Black pastors question OPD policing methods


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Posted September 4, 2020 | By Brad Rogers, Executive Editor

A group of black ministers showed up at Tuesday’s Ocala City Council meeting and raised questions about the policing methods of the police department as well why the council has no oversight or policy-making authority over the agency.

“I’m here tonight to ask the City Council – because you’re the policy makers – that you consider reviewing, looking at how we police in Ocala,” said the Rev. Dr. Tommy Brooks of the New St. John Missionary Baptist Church, who spoke for the group of Black pastors.

Among the other pastors in attendance were the Rev. Eric Cummins, chairman of the Marion County School Board, and Bishop J. David Stockton, president of the Marion County Chapter of the NAACP.

Brooks told council members that he sees what amounts to “harassment” by OPD officers on the westside and asked the City Council to intervene and stop it.

“I know what it’s like to be pulled over by an officer – racial profiling,” Brooks said. “I also know what it’s like to have an officer pull a gun on me and I haven’t done anything. This is what I’m worried about. This is what I’m concerned about.

“Everything is fine. We don’t want anything to happen in our town. This is our town, this is where we live.

“… I don’t know where you live, but how would you like to see a police officer on every block, on every corner? And as soon as you pull out of your garage or your driveway and head down the street, you get pulled over. … You know how long that would last? Before lunchtime that would stop.

“On the westside this is what I see all day, every day. We ought to be in the business of de-escalating, not escalating.”

Brooks said there was a time when OPD and westside residents “did a lot of community relations,” but there is little of that on the westside now.

“I am asking the City Council to take a look into this,” he said. “I watch it every day. I see it all day. … People are watching. People are coming to me complaining about being pulled over because they’re 2 inches over the white line. All kinds of crazy stuff.”

Brooks called on the council to fund the police department, “not for more bullets, but for community policing.”

City Council President Jay Musleh agreed with Brooks that more conversation between the police and westside residents is warranted.

“I think the community probably does need the dialogue,” Musleh said. “I’m extremely proud that we haven’t had the kind of incidents here in Ocala/Marion County that have happened in other communities.”

Yet, Musleh told Brooks he was unsure what the council could do, given that the city charter gives authority over the police to the elected mayor, not the elected City Council.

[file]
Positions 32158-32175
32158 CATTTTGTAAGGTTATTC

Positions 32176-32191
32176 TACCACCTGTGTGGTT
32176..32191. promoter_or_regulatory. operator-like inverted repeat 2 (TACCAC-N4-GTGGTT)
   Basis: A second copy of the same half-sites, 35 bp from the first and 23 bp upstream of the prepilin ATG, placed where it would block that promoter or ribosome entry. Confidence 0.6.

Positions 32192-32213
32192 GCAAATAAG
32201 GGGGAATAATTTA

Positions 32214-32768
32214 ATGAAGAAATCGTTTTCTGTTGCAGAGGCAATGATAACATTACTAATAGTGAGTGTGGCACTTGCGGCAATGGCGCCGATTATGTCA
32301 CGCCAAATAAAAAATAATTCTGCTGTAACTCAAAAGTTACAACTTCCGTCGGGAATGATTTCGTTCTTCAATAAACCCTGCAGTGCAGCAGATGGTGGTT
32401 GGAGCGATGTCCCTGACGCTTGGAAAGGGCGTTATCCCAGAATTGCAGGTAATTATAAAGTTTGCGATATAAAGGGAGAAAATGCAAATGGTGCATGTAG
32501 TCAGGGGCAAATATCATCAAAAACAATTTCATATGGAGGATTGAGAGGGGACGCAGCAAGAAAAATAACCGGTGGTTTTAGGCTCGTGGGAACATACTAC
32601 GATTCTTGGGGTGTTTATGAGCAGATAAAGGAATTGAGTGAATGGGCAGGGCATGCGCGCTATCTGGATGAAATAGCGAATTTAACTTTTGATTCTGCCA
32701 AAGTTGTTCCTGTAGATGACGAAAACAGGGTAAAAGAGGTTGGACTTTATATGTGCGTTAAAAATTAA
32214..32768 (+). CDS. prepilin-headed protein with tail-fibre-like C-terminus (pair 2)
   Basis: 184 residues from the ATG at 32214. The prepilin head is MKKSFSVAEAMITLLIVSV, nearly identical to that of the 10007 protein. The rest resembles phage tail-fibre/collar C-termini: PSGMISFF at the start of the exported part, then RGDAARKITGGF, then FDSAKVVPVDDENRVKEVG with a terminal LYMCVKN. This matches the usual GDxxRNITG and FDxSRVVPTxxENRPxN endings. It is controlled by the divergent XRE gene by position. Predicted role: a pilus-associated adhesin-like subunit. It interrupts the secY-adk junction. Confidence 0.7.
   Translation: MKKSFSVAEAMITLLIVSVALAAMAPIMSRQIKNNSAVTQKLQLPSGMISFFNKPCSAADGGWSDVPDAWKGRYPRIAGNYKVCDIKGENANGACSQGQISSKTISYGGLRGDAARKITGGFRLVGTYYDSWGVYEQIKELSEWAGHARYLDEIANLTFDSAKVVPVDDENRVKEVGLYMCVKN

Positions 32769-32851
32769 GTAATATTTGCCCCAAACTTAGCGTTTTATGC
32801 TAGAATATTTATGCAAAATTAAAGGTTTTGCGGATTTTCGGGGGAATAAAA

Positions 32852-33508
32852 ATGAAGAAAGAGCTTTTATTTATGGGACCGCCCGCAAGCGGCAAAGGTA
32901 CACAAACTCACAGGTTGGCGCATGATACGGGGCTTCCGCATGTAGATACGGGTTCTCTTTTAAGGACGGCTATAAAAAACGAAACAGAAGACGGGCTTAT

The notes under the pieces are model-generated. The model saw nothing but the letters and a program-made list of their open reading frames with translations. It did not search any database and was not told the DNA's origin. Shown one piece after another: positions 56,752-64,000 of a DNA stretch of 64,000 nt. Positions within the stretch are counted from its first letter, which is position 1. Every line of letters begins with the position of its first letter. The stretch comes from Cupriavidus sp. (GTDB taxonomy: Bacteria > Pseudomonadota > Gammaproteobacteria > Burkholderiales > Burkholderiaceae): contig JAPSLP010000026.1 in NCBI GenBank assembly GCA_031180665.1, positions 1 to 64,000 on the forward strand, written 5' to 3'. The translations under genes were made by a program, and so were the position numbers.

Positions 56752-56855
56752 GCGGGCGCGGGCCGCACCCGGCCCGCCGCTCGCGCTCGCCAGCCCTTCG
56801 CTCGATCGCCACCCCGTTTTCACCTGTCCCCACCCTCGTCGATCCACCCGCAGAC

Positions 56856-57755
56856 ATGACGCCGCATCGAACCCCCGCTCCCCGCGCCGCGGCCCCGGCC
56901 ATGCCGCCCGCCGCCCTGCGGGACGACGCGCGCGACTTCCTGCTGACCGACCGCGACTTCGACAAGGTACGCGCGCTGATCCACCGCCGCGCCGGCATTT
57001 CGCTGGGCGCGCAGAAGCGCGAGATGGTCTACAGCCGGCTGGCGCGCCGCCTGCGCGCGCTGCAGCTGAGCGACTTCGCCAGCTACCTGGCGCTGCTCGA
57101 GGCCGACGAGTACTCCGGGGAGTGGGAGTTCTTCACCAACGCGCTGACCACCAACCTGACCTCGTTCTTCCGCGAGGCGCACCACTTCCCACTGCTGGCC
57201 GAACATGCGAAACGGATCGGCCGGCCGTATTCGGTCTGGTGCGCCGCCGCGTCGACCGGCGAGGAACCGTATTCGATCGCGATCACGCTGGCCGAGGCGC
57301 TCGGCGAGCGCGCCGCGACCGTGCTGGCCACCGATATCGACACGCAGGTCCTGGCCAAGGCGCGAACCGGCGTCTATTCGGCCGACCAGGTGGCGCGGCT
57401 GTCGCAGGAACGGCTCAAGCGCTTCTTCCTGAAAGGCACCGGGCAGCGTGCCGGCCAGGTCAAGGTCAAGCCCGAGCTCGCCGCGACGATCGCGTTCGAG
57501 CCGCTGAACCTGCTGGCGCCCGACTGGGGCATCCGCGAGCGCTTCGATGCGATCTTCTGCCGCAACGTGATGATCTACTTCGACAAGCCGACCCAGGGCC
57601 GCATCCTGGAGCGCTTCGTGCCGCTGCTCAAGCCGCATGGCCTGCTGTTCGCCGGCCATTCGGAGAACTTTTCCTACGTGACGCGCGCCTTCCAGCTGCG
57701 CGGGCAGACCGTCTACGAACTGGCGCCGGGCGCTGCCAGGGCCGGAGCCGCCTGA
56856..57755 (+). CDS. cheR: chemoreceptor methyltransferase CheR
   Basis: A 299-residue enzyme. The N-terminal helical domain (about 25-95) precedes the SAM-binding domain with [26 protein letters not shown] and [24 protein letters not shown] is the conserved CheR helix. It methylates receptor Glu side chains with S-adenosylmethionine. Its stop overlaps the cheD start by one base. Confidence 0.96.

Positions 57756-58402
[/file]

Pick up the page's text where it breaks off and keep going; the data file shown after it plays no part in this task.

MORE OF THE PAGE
“I’m not even sure what the council could do,” Musleh said. “Tommy brings up an interesting point. I mean, what can council do to direct any changes within the police department? I think the only thing we could do is budget and withhold the nomination of the police chief (whose contract is up for review and renewal every two years.)”

Police Chief Greg Graham came armed with a list of OPD statistics to respond to Brooks’ claims. Citing the compilation of five years’ worth of OPD statistics, the chief disputed there is any racial profiling. He noted racial breakdown of a number of routine actions by OPD:

Traffic stops: 69 percent white, 26 percent black

Citizen contact (talking or questioning): 71 percent white, 26 percent black

Incidents involving use of force: 48 percent white, 50 percent black

Arrests: 59 percent white, 42 percent black.

Percentage of cases involving use of force: 4 percent white, 6 percent black.

Graham said his officers receive de-escalation training every two years and that every case involving the use of force is reviewed internally by five levels of command. The department has body cameras on every officer, he said, and 93 percent of internal affairs investigations at OPD are initiated internally.

“We are as transparent as we can be,” Graham said.

The police chief also challenged Brooks’ claims that there is more police presence on the westside than the eastside and that OPD was not replacing departing minority officers with other minorities.

Graham noted that he meets the third Monday of each month with a group of pastors to ensure there is open dialogue, something Brooks acknowledged and said he appreciated.

“The chief does more community relations than his officers do,” Brooks told the council.

Yet, Brooks said he was surprised by the lack of control and input the City Council has regarding the police department.

“I find it mind-boggling that this council has no control over the police,” he said. “How does the police govern themselves?”

Mayor Kent Guinn responded that he believes the police and the city are listening to citizen concerns, adding that he has joined the NAACP.

“We’re all in in working with the black community, there’s no doubt about that,” Guinn said.